Last week T-Mobile dinged AT&T for not unlocking its subscribers’ phones for 60 days after they have been paid off. But what T-Mobile didn’t say was that it has a very similar policy, itself.
A spokesperson for T-Mobile told Fierce, “T-Mobile automatically unlocks customer devices that are paid off after 40 days.”
Both AT&T and Verizon spokespeople tried to spin their device payment plans and unlock policies in the best light.
AT&T said its “36-month installment plans give customers a lower monthly payment versus paying for the cost of a device over 24 months, which T-Mobile’s new plan requires.”
And T-Mobile said, “Even after an AT&T customer checks off all their unlock requirements, they still keep it locked unless you request to have it unlocked.”
But it appears the industry-best unlock policy belongs to Verizon, which automatically unlocks all its subscribers’ phones 60 days after activation, regardless of if they are paid off or not.
Analysis on pricing
After T-Mobile’s event last week where it announced its new Go5G plans, analysts had some comments. They note that T-Mobile and its competitors are walking a tight-rope between offering device deals for subscribers and keeping their free-cash flow robust for shareholders.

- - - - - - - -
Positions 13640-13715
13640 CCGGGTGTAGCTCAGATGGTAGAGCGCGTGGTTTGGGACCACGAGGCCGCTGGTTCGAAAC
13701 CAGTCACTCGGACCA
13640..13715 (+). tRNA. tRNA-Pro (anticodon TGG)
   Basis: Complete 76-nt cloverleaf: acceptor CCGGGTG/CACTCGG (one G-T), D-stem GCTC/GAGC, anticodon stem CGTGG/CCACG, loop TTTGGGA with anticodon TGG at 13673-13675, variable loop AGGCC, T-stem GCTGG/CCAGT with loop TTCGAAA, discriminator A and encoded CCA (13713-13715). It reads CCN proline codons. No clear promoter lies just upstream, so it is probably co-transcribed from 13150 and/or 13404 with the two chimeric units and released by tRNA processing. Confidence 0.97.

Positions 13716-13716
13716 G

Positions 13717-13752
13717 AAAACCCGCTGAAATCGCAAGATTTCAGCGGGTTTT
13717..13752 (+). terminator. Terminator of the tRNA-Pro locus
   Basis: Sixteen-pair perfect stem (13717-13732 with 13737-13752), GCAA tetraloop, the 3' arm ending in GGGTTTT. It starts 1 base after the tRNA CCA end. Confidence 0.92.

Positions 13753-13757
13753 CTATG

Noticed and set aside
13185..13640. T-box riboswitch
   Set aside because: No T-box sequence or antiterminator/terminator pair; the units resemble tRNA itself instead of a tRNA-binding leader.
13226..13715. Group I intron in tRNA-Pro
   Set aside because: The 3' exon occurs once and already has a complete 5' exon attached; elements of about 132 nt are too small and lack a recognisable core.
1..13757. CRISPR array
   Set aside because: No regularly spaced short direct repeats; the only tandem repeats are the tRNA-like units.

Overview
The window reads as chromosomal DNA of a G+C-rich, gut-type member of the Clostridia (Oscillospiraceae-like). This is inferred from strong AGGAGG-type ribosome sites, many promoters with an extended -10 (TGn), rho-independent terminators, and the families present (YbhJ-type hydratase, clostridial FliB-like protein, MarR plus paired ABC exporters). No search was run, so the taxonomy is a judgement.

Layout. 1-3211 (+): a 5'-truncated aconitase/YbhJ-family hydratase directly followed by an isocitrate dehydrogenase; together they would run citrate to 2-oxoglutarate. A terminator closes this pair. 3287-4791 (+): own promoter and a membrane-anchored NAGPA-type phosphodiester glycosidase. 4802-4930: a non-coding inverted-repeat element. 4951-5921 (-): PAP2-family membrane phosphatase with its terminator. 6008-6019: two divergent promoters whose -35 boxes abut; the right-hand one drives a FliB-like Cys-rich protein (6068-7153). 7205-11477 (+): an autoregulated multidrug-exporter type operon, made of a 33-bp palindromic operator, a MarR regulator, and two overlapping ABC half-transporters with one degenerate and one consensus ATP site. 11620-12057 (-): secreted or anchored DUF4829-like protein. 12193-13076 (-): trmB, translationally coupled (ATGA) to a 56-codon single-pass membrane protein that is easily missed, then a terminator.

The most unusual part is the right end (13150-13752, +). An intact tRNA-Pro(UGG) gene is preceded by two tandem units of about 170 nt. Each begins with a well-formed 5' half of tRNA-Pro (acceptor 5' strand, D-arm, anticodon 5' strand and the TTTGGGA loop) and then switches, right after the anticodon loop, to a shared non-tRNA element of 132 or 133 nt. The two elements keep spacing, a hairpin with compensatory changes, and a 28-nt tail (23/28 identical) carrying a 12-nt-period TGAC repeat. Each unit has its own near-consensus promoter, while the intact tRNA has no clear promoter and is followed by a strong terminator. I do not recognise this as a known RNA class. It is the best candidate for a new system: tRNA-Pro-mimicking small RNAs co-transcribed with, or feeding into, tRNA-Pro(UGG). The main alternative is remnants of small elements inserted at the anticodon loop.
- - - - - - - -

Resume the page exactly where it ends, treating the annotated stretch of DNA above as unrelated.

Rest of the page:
Analyst Vijay Jayant with Evercore ISI wrote, “The new Go5G and Go5G Plus plans offer incremental benefits versus the existing Magenta/Magenta Max offerings, in our view, and carry a price that is $3-$5 per line higher than the comparable Magenta series plan.”
Other than the higher prices, Jayant says the Go5G plans look a lot like the Magenta Plans. “At the core, we see these plans as, on balance, cash-flow accretive, as we don’t believe that the incremental benefits that consumers receive will cost T-Mobile enough to offset the higher price point.”
While Evercore seemed to think that the new Go5G plans would improve T-Mobile’s cash-flow, the analysts at New Street Research had a different perspective.
A New Street note written by Jonathan Chaplin focused on T-Mobile’s news that it would offer both new and existing subscribers the opportunity to upgrade their devices every two years.
Chaplin wrote, “It will cost them though.”
In fact, AT&T has claimed good success in reducing churn and keeping its customers happy with its aggressive device promotions. But last week, after AT&T reported its first quarter 2023 earnings, the company’s stock took a tumble.
Wall Street was not happy with its free cash flow of $1 billion during the quarter. And some of that related to AT&T’s costs to subsidize new wireless devices.
“We were somewhat surprised at the magnitude of the decline in AT&T’s stock following the announcement of 1Q23 results on Thursday,” wrote Jayant. But he added, “Free cash flow, at $1 billion, was still well below our below-consensus forecast. Given the company’s track record of lowering FCF guidance, we can understand why investors might react with ‘here we go again.’”
He said the biggest contributor to the low free cash flow was a drag from accounts payable associated with handsets purchased in the fourth quarter 2022, which had not yet been paid for.